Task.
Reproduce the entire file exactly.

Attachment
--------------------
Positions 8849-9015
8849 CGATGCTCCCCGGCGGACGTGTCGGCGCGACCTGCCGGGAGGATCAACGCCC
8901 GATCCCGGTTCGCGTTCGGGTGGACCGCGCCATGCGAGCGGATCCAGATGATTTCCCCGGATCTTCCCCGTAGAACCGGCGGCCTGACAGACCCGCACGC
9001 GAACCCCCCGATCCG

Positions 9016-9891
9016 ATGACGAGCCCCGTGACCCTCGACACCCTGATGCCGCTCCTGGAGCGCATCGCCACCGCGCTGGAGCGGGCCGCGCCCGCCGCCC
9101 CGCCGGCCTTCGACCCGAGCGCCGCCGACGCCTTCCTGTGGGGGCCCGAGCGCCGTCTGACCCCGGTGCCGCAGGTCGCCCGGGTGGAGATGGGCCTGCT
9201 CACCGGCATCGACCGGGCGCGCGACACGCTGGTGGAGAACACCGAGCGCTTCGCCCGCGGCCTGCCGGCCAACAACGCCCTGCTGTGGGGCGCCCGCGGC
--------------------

Positions 8849-9015
8849 CGATGCTCCCCGGCGGACGTGTCGGCGCGACCTGCCGGGAGGATCAACGCCC
8901 GATCCCGGTTCGCGTTCGGGTGGACCGCGCCATGCGAGCGGATCCAGATGATTTCCCCGGATCTTCCCCGTAGAACCGGCGGCCTGACAGACCCGCACGC
9001 GAACCCCCCGATCCG

Positions 9016-9891
9016 ATGACGAGCCCCGTGACCCTCGACACCCTGATGCCGCTCCTGGAGCGCATCGCCACCGCGCTGGAGCGGGCCGCGCCCGCCGCCC
9101 CGCCGGCCTTCGACCCGAGCGCCGCCGACGCCTTCCTGTGGGGGCCCGAGCGCCGTCTGACCCCGGTGCCGCAGGTCGCCCGGGTGGAGATGGGCCTGCT
9201 CACCGGCATCGACCGGGCGCGCGACACGCTGGTGGAGAACACCGAGCGCTTCGCCCGCGGCCTGCCGGCCAACAACGCCCTGCTGTGGGGCGCCCGCGGC